I know what you’re thinking. What’s up with this girl that she chose to read a book all about Cannibalism? Or maybe if you’re a science geek like me, you’re just as fascinated by the topic. Believe it or not, whether you’re so grossed out about cannibalism that you would never choose to read about it or not, cannibalism is a natural part of the animal world. We, as humans, are kind of aberrations for having mostly abandoned it (though I’m pretty thankful that no one is planning to eat me).
When I included Cannibalism: A Perfectly Natural History in my February 2017 Releases list, I RAN to Net Galley to make sure I could score a copy, and I devoured the whole thing (no pun intended) in a couple of days. It’s everything that I love in books about a specific scientific topic – filled with disparate and enthralling examples, wide-ranging in its scope and yet super easy to follow, and most importantly, concisely written. If you love learning about science and about weird aspects of the life that surrounds you like me, pick this one up.
Cannibalism: A Perfectly Natural History
by Bill Schutt
Published: February 14th 2017
Plot Teaser (from Goodreads)
Eating one’s own kind is completely natural behavior in thousands of species, including humans. Throughout history we have engaged in cannibalism for reasons of famine, burial rites, and medicinal remedies; it’s been used as a way to terrorize and even a way to show filial piety. With unexpected wit and a wealth of knowledge, American Museum of Natural History biologist Bill Schutt takes us on a tour of the field, dissecting exciting new research and investigating questions such as why so many fish eat their offspring and some amphibians consume their mother’s skin; why sexual cannibalism is an evolutionary advantage for certain spiders; why, until the end of the eighteenth century, British royalty ate human body parts; how cannibalism may be linked to the extinction of Neanderthals; why microbes on sacramental bread may have led Catholics to execute Jews in the Middle Ages.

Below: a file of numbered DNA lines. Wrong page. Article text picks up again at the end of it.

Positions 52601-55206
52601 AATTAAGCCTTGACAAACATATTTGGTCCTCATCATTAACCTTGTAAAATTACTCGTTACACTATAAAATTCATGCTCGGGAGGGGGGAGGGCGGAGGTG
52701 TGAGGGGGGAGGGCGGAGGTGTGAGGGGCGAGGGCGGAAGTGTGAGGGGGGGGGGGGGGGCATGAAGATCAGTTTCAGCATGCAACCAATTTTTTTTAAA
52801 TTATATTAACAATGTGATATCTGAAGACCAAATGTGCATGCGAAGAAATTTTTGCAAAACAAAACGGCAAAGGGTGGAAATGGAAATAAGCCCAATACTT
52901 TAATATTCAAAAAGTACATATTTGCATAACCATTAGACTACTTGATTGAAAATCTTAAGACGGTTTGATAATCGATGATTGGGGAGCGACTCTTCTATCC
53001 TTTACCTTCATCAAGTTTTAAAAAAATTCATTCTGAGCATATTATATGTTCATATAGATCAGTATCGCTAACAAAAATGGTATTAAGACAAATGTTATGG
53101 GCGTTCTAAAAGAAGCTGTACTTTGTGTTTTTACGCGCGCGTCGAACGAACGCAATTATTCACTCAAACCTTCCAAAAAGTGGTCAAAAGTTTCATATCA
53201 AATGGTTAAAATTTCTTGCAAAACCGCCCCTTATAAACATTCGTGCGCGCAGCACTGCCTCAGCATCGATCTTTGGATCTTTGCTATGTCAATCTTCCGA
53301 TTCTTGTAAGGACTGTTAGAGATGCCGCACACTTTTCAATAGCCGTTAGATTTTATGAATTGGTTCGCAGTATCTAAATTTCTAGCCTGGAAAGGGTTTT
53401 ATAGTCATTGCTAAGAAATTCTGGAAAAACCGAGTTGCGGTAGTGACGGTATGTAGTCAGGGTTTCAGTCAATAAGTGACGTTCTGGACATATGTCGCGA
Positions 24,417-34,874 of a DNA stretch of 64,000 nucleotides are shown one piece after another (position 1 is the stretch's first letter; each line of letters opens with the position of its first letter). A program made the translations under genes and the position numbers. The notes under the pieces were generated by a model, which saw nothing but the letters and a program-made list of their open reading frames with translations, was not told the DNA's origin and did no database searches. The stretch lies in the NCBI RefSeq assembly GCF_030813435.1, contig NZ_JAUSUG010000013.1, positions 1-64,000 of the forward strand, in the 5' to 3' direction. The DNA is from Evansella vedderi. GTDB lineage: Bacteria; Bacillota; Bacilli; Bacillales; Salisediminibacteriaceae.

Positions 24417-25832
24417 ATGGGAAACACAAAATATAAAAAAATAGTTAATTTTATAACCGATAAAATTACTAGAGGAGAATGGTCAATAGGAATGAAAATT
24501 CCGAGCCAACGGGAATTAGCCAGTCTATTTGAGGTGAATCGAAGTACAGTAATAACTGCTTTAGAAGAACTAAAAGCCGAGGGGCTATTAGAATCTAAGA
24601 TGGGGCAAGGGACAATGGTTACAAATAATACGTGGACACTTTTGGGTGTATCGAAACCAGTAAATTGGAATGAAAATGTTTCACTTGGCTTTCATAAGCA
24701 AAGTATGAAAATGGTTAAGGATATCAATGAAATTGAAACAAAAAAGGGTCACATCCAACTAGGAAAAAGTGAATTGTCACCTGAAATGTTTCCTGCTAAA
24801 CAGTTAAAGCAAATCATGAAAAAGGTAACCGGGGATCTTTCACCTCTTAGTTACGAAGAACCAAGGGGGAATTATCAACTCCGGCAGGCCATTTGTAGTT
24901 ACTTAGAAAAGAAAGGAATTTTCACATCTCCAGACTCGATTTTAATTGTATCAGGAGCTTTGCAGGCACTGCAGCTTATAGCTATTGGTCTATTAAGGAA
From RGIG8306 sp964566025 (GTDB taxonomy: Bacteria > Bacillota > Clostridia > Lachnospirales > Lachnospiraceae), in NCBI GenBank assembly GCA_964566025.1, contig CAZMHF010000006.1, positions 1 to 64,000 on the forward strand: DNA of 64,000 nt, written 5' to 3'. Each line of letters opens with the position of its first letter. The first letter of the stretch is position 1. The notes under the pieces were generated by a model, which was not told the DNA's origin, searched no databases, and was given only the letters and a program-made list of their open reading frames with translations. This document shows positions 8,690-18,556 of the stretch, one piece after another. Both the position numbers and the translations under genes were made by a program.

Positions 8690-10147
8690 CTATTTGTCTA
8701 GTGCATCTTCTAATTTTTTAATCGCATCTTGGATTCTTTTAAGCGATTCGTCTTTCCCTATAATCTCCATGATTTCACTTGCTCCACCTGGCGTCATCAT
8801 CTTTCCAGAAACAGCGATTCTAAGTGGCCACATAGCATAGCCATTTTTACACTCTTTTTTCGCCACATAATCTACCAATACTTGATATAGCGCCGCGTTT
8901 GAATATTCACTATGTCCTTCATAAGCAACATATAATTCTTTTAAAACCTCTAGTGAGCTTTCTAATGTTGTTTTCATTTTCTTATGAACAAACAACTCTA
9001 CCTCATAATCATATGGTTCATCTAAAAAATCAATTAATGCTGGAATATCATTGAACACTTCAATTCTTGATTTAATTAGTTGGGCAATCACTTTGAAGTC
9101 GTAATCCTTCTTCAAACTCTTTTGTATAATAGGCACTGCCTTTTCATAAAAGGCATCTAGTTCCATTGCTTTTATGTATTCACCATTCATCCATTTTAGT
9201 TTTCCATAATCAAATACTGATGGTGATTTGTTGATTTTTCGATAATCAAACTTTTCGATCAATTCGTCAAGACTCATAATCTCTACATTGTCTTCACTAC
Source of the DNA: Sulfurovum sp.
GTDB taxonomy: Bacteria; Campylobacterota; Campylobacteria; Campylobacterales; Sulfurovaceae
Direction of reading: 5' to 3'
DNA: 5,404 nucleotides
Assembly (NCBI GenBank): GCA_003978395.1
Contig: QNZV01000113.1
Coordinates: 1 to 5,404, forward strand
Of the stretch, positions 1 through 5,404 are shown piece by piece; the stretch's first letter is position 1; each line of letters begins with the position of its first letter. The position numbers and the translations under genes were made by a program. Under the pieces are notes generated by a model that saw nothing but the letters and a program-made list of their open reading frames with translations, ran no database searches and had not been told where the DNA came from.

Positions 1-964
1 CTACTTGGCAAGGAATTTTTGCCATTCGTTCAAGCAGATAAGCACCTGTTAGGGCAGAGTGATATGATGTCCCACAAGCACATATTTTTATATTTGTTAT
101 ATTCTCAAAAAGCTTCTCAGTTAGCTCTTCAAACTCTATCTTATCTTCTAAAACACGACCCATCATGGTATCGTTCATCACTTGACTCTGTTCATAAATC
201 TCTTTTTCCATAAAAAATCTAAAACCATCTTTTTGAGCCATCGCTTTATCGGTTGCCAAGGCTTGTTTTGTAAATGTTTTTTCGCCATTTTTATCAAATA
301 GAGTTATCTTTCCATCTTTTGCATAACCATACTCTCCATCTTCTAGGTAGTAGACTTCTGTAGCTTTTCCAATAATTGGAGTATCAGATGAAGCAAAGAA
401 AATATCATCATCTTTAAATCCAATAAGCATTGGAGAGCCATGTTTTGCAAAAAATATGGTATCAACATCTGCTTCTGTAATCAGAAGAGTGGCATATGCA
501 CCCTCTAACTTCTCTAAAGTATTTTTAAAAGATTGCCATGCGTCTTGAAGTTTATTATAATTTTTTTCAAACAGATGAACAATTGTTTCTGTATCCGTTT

What I Liked
The science. This book has a very focused topic – cannibalism – but provides such a broad array of examples of different forms of cannibalism in different types of species. It definitely isn’t solely human focused, though there are chapters on purported cannibalism among the Neanderthals, among people of the West Indies during Columbus’ time, among the Fore tribe of the Pacific islands (with connections to Mad Cow disease) and among the unfortunate members of the Donner Party, who was lost in the Rockies in the summer of 1846. Much of the book is actually focused on animal and insect cannibalism. Did you know, for example, that despite the fact that black widows got their name because the females are supposed to eat the males after copulation, black widows do not have a high incidence of cannibalism among their members for spiders? It’s more common in other species of spiders. I also learned that there’s a type of shark whose fetuses sometimes consume each other to survive while still in the womb. From tadpoles to praying mantises, dinosaurs to placenta, there were so many more ‘natural’ and less ‘murder-maniac’ aspects of cannibalism that I would have never thought about but that are actually biologically necessary for some species.
The fact that the author is an EXPERT. The man clearly breaths, sleeps and eats (hopefully not literally) cannibalism. He has the educational accreditation and the scholarly accomplishments (read his bio below for more info) and this is his SECOND book about the gory biology of nutrition. Schutt published another book that focused on blood consumption in both the animal and human world in 2008. Did you know that blood consumption (when between members of the same species) is considered by some scientists who study the topic as a form of cannibalism? One of the things I learned from reading Cannibalism: A Perfectly Natural History. If I wasn’t so grossed out by the idea of bed bugs (they’re like Voldemort to me and I shiver to even type those words), and if I wasn’t pretty sure that Schutt’s first book – Dark Banquet – must include them, I would make sure to read that one as well. Anyways, when you’re looking to get some serious info about cannibalism (or blood-sucking creatures), Schutt is the man you’re looking for. If you can believe it, his Twitter handle is @draculae.